A Minarchist Take on the Proper Role of Government

March 28, 2013   |   Tags: , ,

Courthouse

Since my fellow columnist Desmond Jones, Jr. recently discussed the more anarcho-capitalist strain of libertarian thought, I thought it might be worth describing the other side of libertarianism, which is minarchism (or minimal statism). Both minarchism are anarcho-capitalism are completely legitimate forms of the liberty philosophy: we’re free to choose! You might even encounter a third or fourth or twelfth option in thinking about this issue.

Drawing from a more Lockean point of view, the minarchist does still see a place for government, but one in which its role is confined to the protection of private property and enforcement of voluntary contracts. A truly free-market economy, and not a centrally-controlled Leviathan, is the only way to achieve this. Every action of government that goes beyond the confines of that limited role, in the words of Murray Rothbard, “aggravates rather than settles the problems it has set out to solve.”

What does all this mean in concrete terms?

A proper government would enforce bankruptcy laws, rather than bailing out failing companies whenever they face difficulties. Proper governments would enforce rights of property and uphold our rights to liberty, rather than stripping its citizens of those rights through policies of coercive force and theft. Finally, a proper system of government would ensure that its people have a sound system of money; again, this means getting out of the business of printing money at whim, allowing instead a system of just weights and measures to set in. The government cannot manipulate prices without consequences. It also cannot continue to create false “prosperity” at the expense of real prosperity and ingenuity, while still expecting that false prosperity to continue without a number of fatal heart attacks.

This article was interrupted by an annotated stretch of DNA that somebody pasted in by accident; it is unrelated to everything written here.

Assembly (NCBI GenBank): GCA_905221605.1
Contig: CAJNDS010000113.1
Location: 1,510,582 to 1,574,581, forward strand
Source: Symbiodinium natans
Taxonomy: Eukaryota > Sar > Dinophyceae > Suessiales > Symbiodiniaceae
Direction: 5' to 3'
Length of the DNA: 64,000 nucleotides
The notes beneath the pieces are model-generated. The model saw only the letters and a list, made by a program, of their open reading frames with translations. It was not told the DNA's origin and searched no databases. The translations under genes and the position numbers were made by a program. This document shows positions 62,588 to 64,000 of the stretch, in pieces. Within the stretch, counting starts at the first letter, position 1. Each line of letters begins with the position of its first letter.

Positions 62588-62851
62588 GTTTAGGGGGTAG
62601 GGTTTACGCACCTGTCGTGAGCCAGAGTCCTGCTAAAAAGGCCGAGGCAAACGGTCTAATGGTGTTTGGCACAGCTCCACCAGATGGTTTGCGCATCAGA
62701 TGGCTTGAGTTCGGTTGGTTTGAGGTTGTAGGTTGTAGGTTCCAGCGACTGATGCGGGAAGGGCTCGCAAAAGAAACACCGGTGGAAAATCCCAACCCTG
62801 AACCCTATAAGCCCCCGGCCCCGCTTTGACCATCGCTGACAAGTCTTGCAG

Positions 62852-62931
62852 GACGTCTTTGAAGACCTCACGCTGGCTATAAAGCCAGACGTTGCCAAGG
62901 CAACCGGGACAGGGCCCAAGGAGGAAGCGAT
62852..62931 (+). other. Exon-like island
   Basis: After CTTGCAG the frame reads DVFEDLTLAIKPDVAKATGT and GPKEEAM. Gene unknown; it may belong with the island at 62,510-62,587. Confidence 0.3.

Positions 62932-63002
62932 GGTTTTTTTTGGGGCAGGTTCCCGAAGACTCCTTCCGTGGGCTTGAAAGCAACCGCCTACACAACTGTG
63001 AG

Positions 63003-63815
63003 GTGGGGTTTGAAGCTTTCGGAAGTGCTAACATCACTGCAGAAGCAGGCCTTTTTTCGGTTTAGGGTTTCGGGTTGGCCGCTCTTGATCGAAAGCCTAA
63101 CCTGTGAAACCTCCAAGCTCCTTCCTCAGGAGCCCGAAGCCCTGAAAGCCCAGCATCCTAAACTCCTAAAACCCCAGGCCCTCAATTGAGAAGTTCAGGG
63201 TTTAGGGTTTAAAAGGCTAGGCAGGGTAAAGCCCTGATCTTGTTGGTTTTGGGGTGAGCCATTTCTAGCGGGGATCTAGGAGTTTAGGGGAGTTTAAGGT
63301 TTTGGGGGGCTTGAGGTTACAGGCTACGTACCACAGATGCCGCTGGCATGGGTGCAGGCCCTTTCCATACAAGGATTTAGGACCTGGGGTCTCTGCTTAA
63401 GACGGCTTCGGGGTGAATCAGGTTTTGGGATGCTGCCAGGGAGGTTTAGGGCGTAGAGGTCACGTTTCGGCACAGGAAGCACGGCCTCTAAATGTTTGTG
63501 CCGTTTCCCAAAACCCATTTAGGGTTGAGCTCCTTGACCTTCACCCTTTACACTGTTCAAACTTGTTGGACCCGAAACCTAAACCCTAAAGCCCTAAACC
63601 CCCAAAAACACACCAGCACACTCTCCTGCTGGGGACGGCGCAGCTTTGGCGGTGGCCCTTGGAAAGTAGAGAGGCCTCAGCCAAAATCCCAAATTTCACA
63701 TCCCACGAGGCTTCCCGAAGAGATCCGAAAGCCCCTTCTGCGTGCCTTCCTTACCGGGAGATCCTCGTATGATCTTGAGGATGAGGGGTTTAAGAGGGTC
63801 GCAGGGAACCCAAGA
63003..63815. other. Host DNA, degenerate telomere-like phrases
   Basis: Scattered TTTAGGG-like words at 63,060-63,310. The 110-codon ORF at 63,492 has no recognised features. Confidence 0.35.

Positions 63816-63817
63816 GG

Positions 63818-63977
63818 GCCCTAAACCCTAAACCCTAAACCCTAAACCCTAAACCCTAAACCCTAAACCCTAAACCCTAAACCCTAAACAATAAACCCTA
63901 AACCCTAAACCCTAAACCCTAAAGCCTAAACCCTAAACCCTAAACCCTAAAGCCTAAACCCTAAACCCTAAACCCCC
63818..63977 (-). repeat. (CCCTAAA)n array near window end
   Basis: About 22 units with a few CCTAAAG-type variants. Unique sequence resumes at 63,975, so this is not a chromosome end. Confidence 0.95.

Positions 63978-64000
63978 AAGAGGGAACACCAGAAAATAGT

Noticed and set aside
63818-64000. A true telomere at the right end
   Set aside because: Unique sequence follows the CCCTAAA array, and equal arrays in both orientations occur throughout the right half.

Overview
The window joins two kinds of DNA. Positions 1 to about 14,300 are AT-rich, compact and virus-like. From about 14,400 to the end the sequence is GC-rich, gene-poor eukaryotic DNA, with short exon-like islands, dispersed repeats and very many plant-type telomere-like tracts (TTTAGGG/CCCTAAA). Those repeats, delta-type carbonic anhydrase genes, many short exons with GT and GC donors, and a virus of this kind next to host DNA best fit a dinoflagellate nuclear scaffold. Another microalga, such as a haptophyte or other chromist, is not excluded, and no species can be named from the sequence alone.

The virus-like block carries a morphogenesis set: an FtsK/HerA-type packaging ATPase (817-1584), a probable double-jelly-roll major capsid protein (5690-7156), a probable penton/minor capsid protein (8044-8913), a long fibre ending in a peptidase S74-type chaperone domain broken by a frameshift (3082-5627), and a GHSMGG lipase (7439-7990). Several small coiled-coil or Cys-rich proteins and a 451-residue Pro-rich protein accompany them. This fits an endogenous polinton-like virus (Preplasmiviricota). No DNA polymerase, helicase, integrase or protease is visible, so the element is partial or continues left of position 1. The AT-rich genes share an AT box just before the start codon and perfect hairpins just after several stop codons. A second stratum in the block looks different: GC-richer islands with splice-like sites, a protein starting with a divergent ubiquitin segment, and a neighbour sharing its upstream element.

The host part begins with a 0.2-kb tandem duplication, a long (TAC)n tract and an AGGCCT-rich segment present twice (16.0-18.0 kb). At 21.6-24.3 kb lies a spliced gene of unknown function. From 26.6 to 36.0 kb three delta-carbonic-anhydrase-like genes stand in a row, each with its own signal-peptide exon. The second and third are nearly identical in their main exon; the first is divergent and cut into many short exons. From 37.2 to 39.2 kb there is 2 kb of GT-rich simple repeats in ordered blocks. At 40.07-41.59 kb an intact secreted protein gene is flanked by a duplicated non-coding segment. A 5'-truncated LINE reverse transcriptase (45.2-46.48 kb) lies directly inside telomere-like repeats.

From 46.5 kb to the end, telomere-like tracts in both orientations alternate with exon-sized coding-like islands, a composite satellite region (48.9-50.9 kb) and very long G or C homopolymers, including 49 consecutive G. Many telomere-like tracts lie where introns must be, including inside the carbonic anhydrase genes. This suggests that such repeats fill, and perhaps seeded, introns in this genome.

In the U.S., at least, we obviously have the Constitution. There’s a reason that it, too, drew heavily from John Locke’s emphasis on the protection of “lives, liberties, and estates of the people.” Simply compelling our own government to follow that Rule of Law – and having them actually do so – would keep it within all of the aforementioned confines.

What perspective do you fall into? Are your views more in line with the minarchist or the anarchist, or something else entirely? Should government play a limited role, or none? Share your thoughts.

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